Yesterday’s column here on the eminently approaching decision about Tal’s Hill stimulated some of the best real discussion we’ve had in some time on one of the built-in anomalies on the Houston baseball venue we now call Minute Maid Park, In fact, it spilled over into several other recognizable peculiarities of our base, most notably, the presence of the Crawford Boxes in left field.
The Issues Beyond Tal’s Hill
(1) Pitchers have learned over the total 13 seasons in residence to play MMP as it is. What happens next isn’t simply about Tal’s Hill – or the Crawford Boxes, for that matter. It’s about: Do we really want to alter the ballpark to the extent that it wipes out all the training pitchers have gone through in learning how to perform successfully in Houston?
That was the underpinning thought behind my too brief comment on the throwback similarity of MMP to the old Polo Grounds and its ridiculously short foul lines and impossibly deep center field. Mike Vance picked up on it exactly as I intended it. Beyond the hill itself, pitchers need every one of those 436 feet in dead center to make MMP the park they have all learned to play.
Move those fences in to 390-400 feet, and you create the band box that frightened all of the Astrodome courage out of Jose Lima and a few others back in that first 2000 season. It was learning how to force batters to hit the ball into the big center field pasture that separated the successful Astros pitchers from those who needed to seek work elsewhere.
Do we really want to change that anomaly now? It is my hope that someone from within the coaching and playing membership will get Mr. Crane’s ear on that one. As a former ballplayer himself, he certainly must understand what I’m talking about here.
(2) New “owner” Jim Crane is under great pressure. He has both the need and the right to run things on the Astros his way from stem to stern, as long as he does it under a 24/7 assault of suggestions from everyone, including little people like me, on what he should and shouldn’t do – and as long as his own needs to imprint the franchise with his own brand doesn’t hurt the fans of Houston in the long term.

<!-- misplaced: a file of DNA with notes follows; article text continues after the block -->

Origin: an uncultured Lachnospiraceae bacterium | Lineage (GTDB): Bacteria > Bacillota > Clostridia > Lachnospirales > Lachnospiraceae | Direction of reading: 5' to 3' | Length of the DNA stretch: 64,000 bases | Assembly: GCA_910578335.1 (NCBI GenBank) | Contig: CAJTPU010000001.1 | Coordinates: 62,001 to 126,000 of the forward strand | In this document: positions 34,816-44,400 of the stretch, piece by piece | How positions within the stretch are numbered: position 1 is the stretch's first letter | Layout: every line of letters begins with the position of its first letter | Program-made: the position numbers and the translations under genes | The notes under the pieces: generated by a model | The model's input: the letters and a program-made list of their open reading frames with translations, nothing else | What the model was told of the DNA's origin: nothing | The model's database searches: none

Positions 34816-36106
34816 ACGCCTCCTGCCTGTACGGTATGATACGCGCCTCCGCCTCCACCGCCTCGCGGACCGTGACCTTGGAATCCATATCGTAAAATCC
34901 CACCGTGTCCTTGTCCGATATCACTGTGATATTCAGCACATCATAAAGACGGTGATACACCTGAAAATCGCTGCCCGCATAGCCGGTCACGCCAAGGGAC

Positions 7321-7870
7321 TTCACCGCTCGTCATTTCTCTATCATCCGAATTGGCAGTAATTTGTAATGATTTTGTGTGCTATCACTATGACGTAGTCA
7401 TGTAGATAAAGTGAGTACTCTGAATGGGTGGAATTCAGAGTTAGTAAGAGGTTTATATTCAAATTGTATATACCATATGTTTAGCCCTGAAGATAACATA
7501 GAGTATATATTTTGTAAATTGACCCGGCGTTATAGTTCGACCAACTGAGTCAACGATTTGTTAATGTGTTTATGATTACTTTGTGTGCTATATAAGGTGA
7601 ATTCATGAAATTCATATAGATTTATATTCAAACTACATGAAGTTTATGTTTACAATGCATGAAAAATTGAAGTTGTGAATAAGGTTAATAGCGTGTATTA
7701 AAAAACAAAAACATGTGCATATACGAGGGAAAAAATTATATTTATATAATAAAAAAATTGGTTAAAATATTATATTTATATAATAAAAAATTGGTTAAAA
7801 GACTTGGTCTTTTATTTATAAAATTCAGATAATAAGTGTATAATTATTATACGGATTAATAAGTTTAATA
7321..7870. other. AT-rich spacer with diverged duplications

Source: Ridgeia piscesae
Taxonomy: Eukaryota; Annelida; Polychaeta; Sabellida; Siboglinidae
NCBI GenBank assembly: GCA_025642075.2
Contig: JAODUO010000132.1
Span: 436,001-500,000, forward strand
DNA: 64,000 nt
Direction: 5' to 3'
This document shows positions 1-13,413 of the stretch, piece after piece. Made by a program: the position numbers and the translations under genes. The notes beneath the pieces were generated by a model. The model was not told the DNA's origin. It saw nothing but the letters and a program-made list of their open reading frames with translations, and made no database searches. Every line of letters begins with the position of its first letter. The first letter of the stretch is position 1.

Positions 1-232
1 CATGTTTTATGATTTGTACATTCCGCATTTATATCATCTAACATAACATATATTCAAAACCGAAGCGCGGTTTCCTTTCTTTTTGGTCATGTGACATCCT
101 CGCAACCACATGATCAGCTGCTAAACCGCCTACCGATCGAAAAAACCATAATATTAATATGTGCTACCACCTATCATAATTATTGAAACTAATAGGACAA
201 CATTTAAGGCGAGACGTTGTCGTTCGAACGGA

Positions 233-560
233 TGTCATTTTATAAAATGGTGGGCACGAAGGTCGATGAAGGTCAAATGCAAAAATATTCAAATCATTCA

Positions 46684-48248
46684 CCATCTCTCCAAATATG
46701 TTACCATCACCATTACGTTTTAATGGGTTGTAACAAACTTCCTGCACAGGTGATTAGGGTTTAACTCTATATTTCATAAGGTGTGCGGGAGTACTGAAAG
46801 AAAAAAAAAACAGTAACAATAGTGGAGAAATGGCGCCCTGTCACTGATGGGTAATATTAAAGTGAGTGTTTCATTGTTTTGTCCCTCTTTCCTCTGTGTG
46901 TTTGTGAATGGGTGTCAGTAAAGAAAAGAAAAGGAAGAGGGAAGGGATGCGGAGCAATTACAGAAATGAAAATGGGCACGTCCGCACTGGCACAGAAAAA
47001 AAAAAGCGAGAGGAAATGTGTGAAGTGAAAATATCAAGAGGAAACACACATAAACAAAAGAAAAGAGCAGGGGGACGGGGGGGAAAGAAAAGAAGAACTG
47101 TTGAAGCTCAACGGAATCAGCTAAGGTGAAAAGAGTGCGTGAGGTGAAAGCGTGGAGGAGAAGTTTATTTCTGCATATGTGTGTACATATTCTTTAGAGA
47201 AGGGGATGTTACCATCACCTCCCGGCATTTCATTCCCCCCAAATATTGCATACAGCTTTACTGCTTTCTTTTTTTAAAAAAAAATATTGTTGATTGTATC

I’ve always seen it this way when it comes to the real ownership of the Astros: Our fan-passion for the game is your business, Mr. Crane. Please handle both with care – and please maintain a respect for the past while your eye is on the future. The important heritage of Houston Baseball is much older than any single ownership of the current major league club.
Good luck with your practiced balance on these issues too, Mr. Crane. As with everything else, we are all ultimately judged by what we do.
(3) Baseball is a timeless game played on a field of randomly expressed configuration anomalies. As we all know, and very unlike football, baseball is not played by the clock on a field that is invariably the same size. Once we get past the right angles that configure the infield diamond and its four infield stations at 90 feet apart, and a pitching rubber that is 60 feet six inches from home plate, the far away outfield walls appear at random distance from home. At 1912 Fenway Park in Boston, the short wall in left was due to the limitations on additional space – and that led to the latter construction of the Green Monster as one big deterrent wall to cheap home runs. At 2000 Enron Field in Houston, however, the short porch in left was by design.
Call it gimmicky, if you like, but that’s baseball. By requirement or design, baseball has been building these anomalies into ballparks for ages. During the era of the cookie-cutter multi-purpose stadiums that cities built in Houston, Pittsburgh, Philadelphia, Cincinnati, and St. Louis, among others, during the 1960s and 1970s, people briefly liked, then rebelled against the sameness. As the world’s first domed stadium, only the Astrodome maintained any unique charm over time, but even that smile had faded by the turn of the 21st century.
Enron Field, now Minute Maid Park (MMP), was a product of planned anomaly, and these included Tal’s Hill, what came to be known as the Crawford Boxes, the train, and the rambling column style of its interior architectural face. If the ball park is now reconfigured into something closer in resemblance to a band box sized cookie-cutter field, it’s not going to be very pretty – and it is going to be boomer baseball for whichever team brings the biggest bombers to games here.
A lot us don’t like a constant dose of bomber baseball, but the Astros are going into the AL WEST in 2013 as opponents of the Rangers and Angels, two of the biggest bomber squadrons in the game. We will need every inch of that 436 feet center field wall – and I’ll take the Hill and flag pole with it too. As for this kind of ball, only the park is sort of ready, via our pitchers’ abilities to “play it like the Polo Grounds.”
We aren’t close to winning any slugfests any time soon. The Astros don’t have an air force. Right now, they don’t even own a plane.